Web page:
The first round of food and drink reveals slated for the Gaslamp’s forthcoming Pendry San Diego, the first hotel site for a new luxury brand developed by the well-regarded Montage Hotels & Resorts, contained a trio of venues that will be operated in partnership with Clique Hospitality, including Lionfish, its signature restaurant helmed by local chef Jose “JoJo” Ruiz (Ironside).
Due to open in the Gaslamp by late 2016, the Pendry is aiming to offer much more than just a swanky hotel stay; in addition to the Lionfish restaurant, The Pool House rooftop lounge, and nightlife venue Oxford Social Club, the 12-story complex will also house three more hospitality concepts designed to attract both locals and tourists. Of course, bottle service at the Oxford Social Club will be available.
Craft beer-centric Nason’s Beer Hall, named after the Nason & Co. Farmer’s Market that once operated at the same downtown site in the 1900s, will feature a deep tap list San Diego-made beers and international brews, plus a menu of global comfort food, and entertainment via vintage bar games.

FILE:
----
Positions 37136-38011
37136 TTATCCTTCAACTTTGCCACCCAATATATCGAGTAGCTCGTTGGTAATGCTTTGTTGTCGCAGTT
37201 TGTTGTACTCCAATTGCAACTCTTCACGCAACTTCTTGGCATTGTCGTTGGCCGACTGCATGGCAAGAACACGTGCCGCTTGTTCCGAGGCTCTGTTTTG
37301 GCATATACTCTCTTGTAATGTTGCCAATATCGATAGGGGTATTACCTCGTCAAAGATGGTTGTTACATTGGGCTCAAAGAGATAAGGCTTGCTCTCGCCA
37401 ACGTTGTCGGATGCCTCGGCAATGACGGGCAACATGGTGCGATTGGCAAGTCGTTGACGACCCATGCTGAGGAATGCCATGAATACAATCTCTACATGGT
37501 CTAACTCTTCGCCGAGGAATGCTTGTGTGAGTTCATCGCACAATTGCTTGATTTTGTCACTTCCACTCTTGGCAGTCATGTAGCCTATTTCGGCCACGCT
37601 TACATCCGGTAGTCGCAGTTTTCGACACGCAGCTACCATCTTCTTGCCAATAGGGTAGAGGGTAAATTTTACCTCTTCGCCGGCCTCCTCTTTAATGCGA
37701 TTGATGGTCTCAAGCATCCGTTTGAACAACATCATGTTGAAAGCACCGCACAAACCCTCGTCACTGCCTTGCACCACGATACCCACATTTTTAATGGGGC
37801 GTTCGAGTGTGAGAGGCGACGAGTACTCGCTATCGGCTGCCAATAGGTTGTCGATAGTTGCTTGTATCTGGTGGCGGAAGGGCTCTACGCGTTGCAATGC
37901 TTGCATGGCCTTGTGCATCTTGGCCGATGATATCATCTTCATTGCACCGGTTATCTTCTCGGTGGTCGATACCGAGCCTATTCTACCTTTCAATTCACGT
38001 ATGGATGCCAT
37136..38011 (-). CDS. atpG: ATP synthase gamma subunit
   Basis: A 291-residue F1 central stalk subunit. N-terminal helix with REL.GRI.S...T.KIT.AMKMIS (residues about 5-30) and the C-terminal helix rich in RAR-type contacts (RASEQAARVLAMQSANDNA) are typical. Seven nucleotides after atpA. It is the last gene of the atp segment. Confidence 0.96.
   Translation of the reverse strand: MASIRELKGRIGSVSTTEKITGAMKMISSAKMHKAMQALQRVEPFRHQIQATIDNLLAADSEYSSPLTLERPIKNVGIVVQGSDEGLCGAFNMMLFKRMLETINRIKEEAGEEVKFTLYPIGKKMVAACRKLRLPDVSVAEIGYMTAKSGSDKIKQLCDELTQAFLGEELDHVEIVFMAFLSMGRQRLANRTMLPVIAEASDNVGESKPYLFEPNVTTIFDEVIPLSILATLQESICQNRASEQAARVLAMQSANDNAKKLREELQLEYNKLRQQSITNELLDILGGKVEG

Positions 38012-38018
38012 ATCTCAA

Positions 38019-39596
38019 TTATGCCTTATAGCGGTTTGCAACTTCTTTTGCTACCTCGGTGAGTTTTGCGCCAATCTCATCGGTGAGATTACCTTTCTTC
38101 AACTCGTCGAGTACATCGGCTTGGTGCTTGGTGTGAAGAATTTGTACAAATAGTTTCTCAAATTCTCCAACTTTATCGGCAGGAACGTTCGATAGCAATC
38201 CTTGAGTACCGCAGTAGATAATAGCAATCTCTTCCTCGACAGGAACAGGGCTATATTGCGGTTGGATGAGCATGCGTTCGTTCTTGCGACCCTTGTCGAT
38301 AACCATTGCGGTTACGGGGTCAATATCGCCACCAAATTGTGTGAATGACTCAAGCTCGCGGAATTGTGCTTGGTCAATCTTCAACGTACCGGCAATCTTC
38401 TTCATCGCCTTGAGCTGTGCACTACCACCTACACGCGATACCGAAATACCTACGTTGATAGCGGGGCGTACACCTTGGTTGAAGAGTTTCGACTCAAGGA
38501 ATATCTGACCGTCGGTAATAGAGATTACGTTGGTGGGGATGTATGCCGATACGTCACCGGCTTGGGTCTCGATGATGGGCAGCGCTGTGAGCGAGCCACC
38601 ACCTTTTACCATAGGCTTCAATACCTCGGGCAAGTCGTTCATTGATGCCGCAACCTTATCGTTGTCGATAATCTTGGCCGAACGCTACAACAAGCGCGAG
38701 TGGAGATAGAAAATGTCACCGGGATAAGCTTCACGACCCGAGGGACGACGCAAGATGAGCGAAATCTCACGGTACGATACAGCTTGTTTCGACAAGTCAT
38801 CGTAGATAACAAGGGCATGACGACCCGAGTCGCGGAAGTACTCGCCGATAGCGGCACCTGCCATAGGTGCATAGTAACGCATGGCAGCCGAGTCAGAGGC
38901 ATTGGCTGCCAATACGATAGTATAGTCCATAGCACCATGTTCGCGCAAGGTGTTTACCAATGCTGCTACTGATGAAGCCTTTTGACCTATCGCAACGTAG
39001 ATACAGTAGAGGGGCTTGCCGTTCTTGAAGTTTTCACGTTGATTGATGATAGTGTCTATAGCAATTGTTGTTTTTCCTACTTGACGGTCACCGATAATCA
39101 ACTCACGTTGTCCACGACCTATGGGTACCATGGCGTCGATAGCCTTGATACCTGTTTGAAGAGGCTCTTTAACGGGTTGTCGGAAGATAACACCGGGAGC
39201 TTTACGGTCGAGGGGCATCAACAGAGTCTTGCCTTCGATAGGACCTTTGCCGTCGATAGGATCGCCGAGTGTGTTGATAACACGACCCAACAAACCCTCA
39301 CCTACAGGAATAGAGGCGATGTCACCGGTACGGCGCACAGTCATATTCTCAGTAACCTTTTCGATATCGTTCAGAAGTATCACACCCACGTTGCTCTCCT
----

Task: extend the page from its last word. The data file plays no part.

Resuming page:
At the Pendry’s lobby bar, Fifth & Rose, craft cocktails and elevated bar food will be served in a living room-inspired setting.
And its all-day eatery, dubbed Provisional Kitchen, Café & Mercantile, is being designed in collaboration with Raan and Lindsay Parton of Alchemy Works in Los Angeles. The greenhouse-like space will encompass a restaurant, which will offer a seasonal menu and takeaway options, and a marketplace retailing everything from homeware to gourmet pantry items and jewelry. In the communal dining room will be a full-service espresso bar fueled by Vittoria Coffee, an Australian brand which also runs the coffee program at Big Sur’s Post Ranch Inn.